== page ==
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Seagate Laptop Thin SSHD review: Solid alternative to laptop hard drives

Looking to boost that old, slow computer? The Seagate Laptop Thin SSHD might just be what you want.

Dong Ngo SF Labs Manager, Editor / Reviews
CNET editor Dong Ngo has been involved with technology since 2000, starting with testing gadgets and writing code for CNET Labs' benchmarks. He now manages CNET San Francisco Labs, reviews 3D printers, networking/storage devices, and also writes about other topics from online security to new gadgets and how technology impacts the life of people around the world.
Dong Ngo
6 min read

Using Seagate's new Laptop Thin Solid-State Hybrid Drive (SSHD) is a bittersweet experience.


Seagate Laptop Thin SSHD

The Good

The <b>Seagate Laptop Thin SSHD</b> offers noticeably faster boot time and better overall performance than regular hard drives at a much lower cost than solid-state drives.

The Bad

The Seagate Laptop Thin SSHD's data transfer speed is slow. It comes with just 8GB of flash memory and spins at only 5,400rpm.

The Bottom Line

If you're looking for SSD-like performance at just a fraction of the cost, the Seagate Laptop Thin SSHD offers some gratification.

Sweet because it indeed offers boot time and overall improvement somewhat similar to that of a solid-state drive (SSD) at a fraction of the cost, and bitter because its data transfer speed is slower than most regular hard drives'.

The Laptop Thin SSHD is designed specifically for laptops and supercompact desktops that focus on daily computing needs rather than data-moving-intensive tasks, and for this purpose, at the current cost of just $86 for 500GB, it delivers. You definitely don't want to use it as a secondary drive or in an external storage application, though.

If you're looking to upgrade your computer from a hard drive so the system will boot up faster, but don't want to invest in an SSD just yet, the Laptop Thin SSHD, as well as its predecessor, the 2nd-generation Momentus XT, is about the second best choice. The new drive also proves that SSHDs, for now, are not real alternatives to SSDs, such as these, for those who want uncompromising performance.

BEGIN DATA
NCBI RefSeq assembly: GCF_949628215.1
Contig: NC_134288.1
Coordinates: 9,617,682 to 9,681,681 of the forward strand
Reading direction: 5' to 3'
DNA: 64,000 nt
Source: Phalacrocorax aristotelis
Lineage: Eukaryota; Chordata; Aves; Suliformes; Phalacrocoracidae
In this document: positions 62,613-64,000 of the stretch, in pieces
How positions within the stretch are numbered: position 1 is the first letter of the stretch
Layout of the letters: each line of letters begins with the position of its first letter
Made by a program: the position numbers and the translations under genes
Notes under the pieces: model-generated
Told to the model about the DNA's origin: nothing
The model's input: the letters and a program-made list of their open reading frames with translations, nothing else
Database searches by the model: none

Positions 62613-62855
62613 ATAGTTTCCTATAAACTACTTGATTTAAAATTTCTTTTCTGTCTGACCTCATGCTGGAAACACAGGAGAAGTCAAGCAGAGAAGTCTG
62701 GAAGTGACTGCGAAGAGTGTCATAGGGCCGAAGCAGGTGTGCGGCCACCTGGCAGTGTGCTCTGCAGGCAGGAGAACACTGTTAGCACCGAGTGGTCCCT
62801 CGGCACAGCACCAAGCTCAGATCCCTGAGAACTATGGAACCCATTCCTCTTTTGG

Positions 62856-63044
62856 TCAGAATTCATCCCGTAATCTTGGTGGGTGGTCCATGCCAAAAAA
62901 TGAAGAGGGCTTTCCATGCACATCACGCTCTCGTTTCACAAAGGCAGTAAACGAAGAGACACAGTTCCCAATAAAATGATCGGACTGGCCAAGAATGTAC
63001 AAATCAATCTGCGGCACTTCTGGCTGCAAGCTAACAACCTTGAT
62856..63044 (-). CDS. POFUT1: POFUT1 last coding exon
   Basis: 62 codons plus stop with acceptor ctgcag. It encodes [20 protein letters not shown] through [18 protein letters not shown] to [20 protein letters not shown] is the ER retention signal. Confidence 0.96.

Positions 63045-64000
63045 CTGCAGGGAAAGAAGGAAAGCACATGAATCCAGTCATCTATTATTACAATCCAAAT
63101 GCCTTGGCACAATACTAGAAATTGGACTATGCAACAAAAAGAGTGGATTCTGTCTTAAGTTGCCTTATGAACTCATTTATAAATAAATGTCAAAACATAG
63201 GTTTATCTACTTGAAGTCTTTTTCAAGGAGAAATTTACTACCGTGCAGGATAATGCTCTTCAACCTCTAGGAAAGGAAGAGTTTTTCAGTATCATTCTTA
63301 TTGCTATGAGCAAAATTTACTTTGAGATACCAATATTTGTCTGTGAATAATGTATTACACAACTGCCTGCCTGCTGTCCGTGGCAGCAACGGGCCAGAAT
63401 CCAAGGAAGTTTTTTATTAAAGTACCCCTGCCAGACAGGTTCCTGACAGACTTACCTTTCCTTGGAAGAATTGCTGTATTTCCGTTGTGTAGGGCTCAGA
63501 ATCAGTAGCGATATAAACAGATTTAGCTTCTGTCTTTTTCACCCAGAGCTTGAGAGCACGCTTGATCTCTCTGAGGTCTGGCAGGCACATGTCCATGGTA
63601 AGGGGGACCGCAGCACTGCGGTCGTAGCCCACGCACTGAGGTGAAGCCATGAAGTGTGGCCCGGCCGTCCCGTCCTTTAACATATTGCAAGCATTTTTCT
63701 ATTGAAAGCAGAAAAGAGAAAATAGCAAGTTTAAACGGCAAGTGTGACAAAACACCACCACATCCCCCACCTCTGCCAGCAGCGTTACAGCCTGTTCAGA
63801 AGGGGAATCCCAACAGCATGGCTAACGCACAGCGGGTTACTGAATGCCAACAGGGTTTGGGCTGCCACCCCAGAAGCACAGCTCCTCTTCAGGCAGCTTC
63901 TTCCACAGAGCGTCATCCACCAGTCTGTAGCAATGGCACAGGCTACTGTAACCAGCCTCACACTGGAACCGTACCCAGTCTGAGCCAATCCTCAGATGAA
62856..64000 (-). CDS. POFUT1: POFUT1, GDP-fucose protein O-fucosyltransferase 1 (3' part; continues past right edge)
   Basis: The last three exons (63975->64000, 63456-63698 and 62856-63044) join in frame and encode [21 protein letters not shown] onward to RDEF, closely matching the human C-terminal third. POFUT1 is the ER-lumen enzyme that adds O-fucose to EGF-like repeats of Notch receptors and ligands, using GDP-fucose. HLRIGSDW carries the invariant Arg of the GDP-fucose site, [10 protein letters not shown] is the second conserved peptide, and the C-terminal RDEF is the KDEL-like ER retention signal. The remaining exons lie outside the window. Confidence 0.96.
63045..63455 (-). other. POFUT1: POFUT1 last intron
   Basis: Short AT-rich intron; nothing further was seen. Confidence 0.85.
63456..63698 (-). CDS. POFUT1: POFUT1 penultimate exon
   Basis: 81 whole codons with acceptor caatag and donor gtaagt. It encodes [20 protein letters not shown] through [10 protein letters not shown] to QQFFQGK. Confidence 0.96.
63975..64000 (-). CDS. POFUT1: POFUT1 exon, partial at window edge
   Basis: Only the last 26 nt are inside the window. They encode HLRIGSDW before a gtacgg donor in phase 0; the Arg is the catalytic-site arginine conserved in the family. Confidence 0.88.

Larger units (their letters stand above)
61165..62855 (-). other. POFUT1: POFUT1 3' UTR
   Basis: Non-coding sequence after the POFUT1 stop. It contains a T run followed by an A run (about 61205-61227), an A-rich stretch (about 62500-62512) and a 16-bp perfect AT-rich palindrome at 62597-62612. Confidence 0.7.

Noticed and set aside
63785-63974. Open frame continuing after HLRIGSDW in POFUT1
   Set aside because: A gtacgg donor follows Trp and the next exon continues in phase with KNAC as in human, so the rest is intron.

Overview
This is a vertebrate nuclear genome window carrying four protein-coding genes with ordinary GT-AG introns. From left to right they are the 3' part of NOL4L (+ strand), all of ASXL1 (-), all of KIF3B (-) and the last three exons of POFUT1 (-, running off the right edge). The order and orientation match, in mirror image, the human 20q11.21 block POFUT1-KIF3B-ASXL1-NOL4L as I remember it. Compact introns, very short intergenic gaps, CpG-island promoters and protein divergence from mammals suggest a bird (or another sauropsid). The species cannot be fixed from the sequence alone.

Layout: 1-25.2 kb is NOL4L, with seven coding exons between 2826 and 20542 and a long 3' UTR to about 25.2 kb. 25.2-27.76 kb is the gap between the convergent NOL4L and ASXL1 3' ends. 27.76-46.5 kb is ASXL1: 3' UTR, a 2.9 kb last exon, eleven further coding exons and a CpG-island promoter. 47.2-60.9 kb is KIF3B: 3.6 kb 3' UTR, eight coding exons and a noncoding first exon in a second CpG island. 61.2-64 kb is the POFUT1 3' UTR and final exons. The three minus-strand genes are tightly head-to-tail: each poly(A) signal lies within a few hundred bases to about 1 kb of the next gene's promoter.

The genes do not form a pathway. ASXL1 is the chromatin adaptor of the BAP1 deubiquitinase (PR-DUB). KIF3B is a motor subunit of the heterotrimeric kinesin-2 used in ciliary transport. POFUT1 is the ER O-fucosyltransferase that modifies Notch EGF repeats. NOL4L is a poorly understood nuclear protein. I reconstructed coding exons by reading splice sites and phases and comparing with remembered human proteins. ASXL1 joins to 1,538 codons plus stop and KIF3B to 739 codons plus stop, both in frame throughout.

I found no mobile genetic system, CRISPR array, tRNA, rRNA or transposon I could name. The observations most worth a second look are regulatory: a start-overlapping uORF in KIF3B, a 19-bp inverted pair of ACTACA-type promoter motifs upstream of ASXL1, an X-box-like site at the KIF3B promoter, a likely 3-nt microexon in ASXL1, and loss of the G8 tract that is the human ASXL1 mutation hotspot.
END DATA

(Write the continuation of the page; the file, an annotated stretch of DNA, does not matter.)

Drive type Internal drive
Connector options SATA 3 (6Gbps), SATA 2, SATA
Available capacities 500GB
Product dimensions 7mm thick, 2.5-inch standard
Capacity of test unit 500GB
OSes supported Windows, Mac, Linux

The new Laptop Thin SSHD is the third generation of hybrid drives from Seagate. The previous drives are the Momentus XT 750GB and Momentus XT 500GB. Starting at CES 2013, Seagate changed the way it names hybrid drives, now calling them all SSHDs. The designation Laptop Thin means that the drive is designed for laptops and comes in the newer 7mm thickness, compared with the 9.5mm thickness of previous drives and other standard laptop drives. There's also a Laptop SSHD that comes in the regular 9.5mm thickness, and a Desktop SSHD that has the 3.5-inch standard desktop design.

The new Laptop Thin SSHD's revised thickness means it now can fit in certain ultrabooks and also that its capacity is limited to just 500GB, which is the capacity of the first-generation drive. The Laptop SSHD drive, however, will offer the new 1TB capacity. This is because the Laptop Thin SSHD houses only a single platter, while the Laptop SSHD is thick enough to house two platters.

The new Laptop Thin SSHD (right) looks very similar to a Momentus regular hard drive, but 2.5mm thinner.
The new Laptop Thin SSHD (right) looks very similar to a Momentus regular hard drive, but 2.5mm thinner. Dong Ngo/CNET

Similar to previous generations, the new Laptop Thin SSHD is a regular hard drive that has built-in 8GB of NAND flash memory, like the type of storage used in SSDs. The drive uses Seagate's Adaptive Memory Technology (AMT) that's designed to identify hot (frequently accessed) data and write it to the onboard flash memory part. The subsequent times the data is requested from the host, it will be read from the flash memory, and therefore will improve the access speed.

By design, AMT has to "learn" the patterns in which someone uses a computer and improvement is only observable in the subsequent times the same task is being executed. For example, once you have replaced a computer's hard drive with a Seagate SSHD, the first boot time might not show any difference at all. This proved to be trued in my testing, the test machine's boot time only improved (taking much shorter time) starting with the second boot.